In the meanwhile, it is important to look at practical solutions to reduce GHG emissions from transport. This, in turn, requires a redesign of urban spaces to reduce the demand for total motorised transport activity, and promotion of per-capita low-emission transport modes such as public transport.

While the former is cost-intensive and fails at the anvil of public convenience, the latter is an option that urban planners have been trying to promote but accept defeat in the face of the challenge of shifting behavioural patterns from private to public transit. The key barriers in the widespread adoption of a public transport-centric approach are lack of feeder connectivity and multi-modal public transit, which necessitates investing in shared and active mobility. 

Also read: Why Aren’t There Electric Airplanes Yet?

Shared active transport systems are a new phenomenon for South Asia but they are a common sight in North America, with 35 million bike share trips taken on 100,000 bikes in 2017. These systems combine active and short-trip vehicles like cycles, bikes, scooters etc. with shared mobility applications.

Earlier, the sharing used to be through a docked system where customers picked and returned bikes at stations placed strategically throughout the right-of-way. However, with technological advancements, it is possible to have dockless systems whereby small vehicles can be picked up or left anywhere absent regulation, and rent is facilitated through an app.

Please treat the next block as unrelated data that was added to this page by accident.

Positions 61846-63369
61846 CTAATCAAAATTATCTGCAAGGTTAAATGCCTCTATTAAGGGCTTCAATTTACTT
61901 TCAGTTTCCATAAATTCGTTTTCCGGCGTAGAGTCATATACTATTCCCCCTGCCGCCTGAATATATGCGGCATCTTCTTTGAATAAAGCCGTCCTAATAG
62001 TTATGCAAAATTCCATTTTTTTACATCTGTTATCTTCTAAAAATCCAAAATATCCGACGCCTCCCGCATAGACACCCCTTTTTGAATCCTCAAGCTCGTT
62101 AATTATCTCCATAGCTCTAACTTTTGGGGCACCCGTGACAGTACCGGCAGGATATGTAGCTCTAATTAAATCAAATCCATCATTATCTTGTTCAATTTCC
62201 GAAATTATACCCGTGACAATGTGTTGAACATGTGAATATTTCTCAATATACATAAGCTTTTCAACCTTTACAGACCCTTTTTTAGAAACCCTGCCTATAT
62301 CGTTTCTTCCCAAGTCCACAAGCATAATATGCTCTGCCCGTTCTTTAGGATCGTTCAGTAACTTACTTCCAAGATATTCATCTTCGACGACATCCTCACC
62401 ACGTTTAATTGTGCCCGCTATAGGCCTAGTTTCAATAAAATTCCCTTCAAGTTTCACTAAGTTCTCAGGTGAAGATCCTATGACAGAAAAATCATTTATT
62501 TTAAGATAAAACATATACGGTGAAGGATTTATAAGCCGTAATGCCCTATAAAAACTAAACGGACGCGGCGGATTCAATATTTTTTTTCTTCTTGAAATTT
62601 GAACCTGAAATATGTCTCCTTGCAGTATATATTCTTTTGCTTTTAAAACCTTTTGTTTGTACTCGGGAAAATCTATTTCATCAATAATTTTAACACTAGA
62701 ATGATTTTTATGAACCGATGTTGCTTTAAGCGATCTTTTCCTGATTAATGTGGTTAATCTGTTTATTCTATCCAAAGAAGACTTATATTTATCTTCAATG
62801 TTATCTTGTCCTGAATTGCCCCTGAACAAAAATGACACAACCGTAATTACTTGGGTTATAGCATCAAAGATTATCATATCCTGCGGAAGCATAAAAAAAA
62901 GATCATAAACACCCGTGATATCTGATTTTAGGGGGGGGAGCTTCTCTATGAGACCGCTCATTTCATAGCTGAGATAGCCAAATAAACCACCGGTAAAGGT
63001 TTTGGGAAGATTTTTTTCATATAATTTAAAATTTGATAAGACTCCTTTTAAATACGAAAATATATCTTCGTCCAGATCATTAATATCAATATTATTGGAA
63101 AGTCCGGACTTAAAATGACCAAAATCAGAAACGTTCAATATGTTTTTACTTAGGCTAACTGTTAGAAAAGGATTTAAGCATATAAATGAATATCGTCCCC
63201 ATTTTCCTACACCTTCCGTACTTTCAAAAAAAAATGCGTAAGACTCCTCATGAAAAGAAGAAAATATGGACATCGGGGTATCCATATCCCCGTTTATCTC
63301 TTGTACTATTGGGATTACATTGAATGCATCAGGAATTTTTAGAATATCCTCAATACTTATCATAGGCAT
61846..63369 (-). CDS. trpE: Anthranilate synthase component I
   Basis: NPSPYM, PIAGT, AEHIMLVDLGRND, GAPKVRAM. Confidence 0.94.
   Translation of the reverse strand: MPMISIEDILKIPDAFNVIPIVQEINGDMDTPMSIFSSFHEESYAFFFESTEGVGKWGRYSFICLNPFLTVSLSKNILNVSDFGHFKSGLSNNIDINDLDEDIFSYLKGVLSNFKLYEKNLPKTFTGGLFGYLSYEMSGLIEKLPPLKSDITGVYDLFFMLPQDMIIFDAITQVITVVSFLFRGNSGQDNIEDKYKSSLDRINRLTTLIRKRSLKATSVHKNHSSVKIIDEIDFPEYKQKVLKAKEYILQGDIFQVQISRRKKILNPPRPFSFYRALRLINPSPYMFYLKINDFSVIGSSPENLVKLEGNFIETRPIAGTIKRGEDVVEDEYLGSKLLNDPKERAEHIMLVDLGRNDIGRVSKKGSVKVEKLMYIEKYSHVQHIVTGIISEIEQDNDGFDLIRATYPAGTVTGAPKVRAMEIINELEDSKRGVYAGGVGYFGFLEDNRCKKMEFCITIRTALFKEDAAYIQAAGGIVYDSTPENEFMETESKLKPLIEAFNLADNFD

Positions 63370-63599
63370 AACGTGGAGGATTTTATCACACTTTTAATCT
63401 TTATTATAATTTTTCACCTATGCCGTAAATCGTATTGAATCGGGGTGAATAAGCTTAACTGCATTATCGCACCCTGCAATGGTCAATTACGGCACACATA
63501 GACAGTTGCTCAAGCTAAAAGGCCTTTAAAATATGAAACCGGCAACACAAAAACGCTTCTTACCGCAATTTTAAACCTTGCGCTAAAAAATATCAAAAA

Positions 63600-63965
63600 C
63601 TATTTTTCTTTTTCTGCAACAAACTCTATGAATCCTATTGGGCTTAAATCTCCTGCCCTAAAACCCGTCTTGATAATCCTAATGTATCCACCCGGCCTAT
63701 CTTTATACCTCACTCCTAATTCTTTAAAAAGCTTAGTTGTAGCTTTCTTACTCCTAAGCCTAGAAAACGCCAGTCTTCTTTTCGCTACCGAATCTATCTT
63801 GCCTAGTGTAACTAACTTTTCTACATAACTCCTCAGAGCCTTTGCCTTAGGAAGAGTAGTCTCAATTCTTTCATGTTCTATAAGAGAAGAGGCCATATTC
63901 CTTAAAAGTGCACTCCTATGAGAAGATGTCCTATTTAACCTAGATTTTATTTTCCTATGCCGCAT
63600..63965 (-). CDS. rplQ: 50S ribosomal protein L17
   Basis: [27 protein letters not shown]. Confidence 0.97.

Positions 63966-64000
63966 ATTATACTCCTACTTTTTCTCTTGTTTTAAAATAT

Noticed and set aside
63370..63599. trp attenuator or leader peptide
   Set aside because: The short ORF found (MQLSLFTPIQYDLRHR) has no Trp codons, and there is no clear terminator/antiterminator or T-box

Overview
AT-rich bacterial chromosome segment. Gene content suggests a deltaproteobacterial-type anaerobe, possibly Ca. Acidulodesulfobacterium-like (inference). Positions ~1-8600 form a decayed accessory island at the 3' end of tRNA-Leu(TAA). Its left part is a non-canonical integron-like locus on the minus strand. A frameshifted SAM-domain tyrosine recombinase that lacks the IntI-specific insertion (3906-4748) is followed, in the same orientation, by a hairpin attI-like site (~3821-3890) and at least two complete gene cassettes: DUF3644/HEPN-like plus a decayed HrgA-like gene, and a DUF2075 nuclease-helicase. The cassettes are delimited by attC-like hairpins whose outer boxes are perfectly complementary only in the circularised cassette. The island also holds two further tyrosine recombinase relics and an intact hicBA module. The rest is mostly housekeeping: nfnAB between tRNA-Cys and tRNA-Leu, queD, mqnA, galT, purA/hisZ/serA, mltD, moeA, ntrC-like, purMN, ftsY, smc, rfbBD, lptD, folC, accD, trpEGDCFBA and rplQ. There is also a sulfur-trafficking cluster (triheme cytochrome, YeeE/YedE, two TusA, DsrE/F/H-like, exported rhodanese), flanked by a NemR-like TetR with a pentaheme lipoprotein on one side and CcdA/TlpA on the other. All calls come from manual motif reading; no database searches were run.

Imagine stepping down from a metro station to find a network of small vehicles for short-term rent which could help take you to your final destination. This solves the feeder transport issues and provides last-mile connectivity, both of which nudge behavioural shift towards public transport without any increase in emissions.

Of course, the promotion of these systems requires extensive regulation and development of supportive infrastructure. Before a capital-intensive city redesign is undertaken, it may be more practical to test out the impacts of these systems in smart cities and other greenfield projects.

Gearing up for the revolution after EVs

While EVs are essential for a green mobility transformation, they are not a one-stop solution to carbon-intensive transport. A 2017 report by UC Davis and Institute of Transport Policy and Development analysed three main urban travel scenarios, viz. business as usual (BAU) scenario, 2 Revolutions (2R) scenario marked by rapid vehicle electrification along with rapid automation and the 3 Revolutions (3R) scenario, which it considered the best option for reducing energy use and CO2.

The 3R scenario includes widespread vehicle electrification and automation, along with a major shift in mobility patterns by maximising the use of shared vehicle trips.

In short, this scenario envisages all three revolutions, i.e. increased availability of vehicles for shared trips, increased public transport availability and performance (including on-demand small bus services, larger buses and rail) and significant improvements in walking and cycling infrastructure (active transport systems). 

Thus, while vehicle electrification may produce potentially important benefits, without a corresponding shift toward shared mobility and greater use of transit and active transport, e-mobility alone could significantly increase urban congestion and emissions. The EV debate, therefore, suggests that forward-looking design thinking in policymaking is a must when it comes to dealing with a dynamic beast like climate change. 

Abhinav Verma is a lawyer, and a public policy and design consultant.